REAP Funding Limits
While these projects can vary in scale, the USDA does place a cap on how much financial assistance individuals can request. The limits are as follows:
- REAP grant assistance cannot cover more than 25% of the funded activity’s total cost
- Loan guarantees under REAP cannot cover more than 75% of the funded activity’s total cost
- For recipients with both a REAP grant and loan guarantee, the full amount cannot exceed 75% of the funded activity’s total cost
In addition to pre-determined funding limits, there are other administrative duties that certain recipients must fulfill. For instance, if you receive REAP assistance for a project that exceeds $200,000, you must submit a technical report to the USDA that details the way you plan to allocate and spend the money.
In addition, if you plan to use USDA/REAP funding to help pay for an energy-efficiency improvement project, you’re required to submit an energy audit or assessment that details how the proposed project could cut or reduce your current energy use.
REAP Program Grant Terms
If you’re applying for a grant under REAP to install new energy-efficient systems, the following terms apply:
- $2,500 minimum amount
- $500,000 maximum amount
If you’re applying for a grant under REAP to make energy-efficient upgrades, audits or other developments, the following terms apply:
- $1,500 minimum amount
- $250,000 maximum amount
REAP Loan Guarantee Terms
As loan amounts can far exceed grant amounts in terms of dollar value, the USDA enacts strict terms to cover its loan guarantees.
Loans under REAP range from $5,000 (minimum) to $25 million (maximum) with an up to 85% loan guarantee. Each recipient will work with his or her lender to negotiate the rates and terms for each loan, and all of these terms must pass USDA approval.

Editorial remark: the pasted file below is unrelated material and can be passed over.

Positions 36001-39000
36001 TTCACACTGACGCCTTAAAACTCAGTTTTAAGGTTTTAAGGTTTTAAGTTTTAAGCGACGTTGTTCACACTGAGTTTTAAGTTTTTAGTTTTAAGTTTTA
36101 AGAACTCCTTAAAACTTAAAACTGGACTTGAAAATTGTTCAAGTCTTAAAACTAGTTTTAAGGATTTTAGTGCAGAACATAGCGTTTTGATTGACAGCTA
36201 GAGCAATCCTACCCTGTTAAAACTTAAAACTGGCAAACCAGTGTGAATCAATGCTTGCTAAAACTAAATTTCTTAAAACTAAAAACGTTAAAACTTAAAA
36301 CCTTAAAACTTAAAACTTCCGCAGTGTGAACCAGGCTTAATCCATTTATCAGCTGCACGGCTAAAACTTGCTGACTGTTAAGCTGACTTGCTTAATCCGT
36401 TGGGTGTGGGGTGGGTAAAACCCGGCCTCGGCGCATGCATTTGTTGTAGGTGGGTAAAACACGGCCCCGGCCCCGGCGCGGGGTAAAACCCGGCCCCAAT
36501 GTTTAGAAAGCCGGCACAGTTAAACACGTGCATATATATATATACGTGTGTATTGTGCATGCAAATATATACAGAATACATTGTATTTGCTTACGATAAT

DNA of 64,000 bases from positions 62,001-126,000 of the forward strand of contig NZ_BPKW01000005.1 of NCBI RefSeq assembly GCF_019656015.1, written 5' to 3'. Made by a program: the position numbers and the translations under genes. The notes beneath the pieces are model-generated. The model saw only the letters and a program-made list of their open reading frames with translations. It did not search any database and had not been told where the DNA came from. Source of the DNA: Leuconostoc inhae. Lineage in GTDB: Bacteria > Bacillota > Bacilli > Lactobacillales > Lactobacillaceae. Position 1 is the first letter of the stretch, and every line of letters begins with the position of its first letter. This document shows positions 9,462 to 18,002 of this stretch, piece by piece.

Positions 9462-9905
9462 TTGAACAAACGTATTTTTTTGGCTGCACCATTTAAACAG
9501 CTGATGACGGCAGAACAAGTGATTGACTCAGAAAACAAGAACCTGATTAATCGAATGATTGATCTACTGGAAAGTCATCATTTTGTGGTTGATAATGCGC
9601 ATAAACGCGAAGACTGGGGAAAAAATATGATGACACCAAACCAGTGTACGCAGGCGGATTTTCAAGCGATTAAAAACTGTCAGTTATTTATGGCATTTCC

The maximum terms that recipients must understand and follow include:
- Loans for real estate purchases: 30 years
- Loans for machinery and equipment: 15 years
- Capital loans: Seven years
- Combined loans for real estate and equipment: 30 years
Farm Bill Updates
In 2014, a Farm Bill was passed that reserved 20% of REAP funding to provide smaller grants of $20,000 or less, with the funds kept out until June 30 of each fiscal year. Until that same year, the USDA had a special REAP program provision that authorized the agency to provide up to 10% of available funds to farmers or business owners seeking to perform feasibility studies. In 2014, that provision was eliminated.
In 2018, another Farm Bill passed. This time, Congress voted to keep REAP alive until at least 2023, with the program operating at $50 million annually, an allotment that is protected from change during the bill’s lifetime. In addition, this same iteration widened the types of support that rural workers could request.
How to Apply
The specific, three-tier process that applications will follow was determined under the 2014 Farm Bill. Each application will compete with similar applications in the same tier, meaning that Tier 1 applications compete with Tier 1 applications, and so forth. This helps even the playing field and ensures fair competition.
Tier 1 projects are designated as those that cost no more than $80,000. Tier 2 projects are those that cost between $80,000 and $200,000. Tier 3 projects are those that cost from $200,000 and beyond.
If you believe that you qualify for financial assistance under the REAP program, you can contact your local USDA state office to learn more about the next steps required. You can find a list of the addresses for every state office at this site.
Understanding Tax Requirements the REAP Program
If you’re a farmer, agricultural producer, or qualifying small business owner, you could be missing out on valuable funds available through the REAP program. Taking strides to improve your energy efficiency can help you lower costs, improve team performance and save the environment, all at the same time.
However, while laws like this can be beneficial, we understand that they can also be confusing. This is especially the case when it comes tax time. If you’re awarded a REAP-issued grant or a loan, how do you report your earnings to the IRS? What form should you use to claim this tax credit?
These are only a few of the questions you might have, and we’re here to help answer them.
Contact us today to work with our team of professional tax attorneys. We’re well-versed in this program and can help set you down the right path.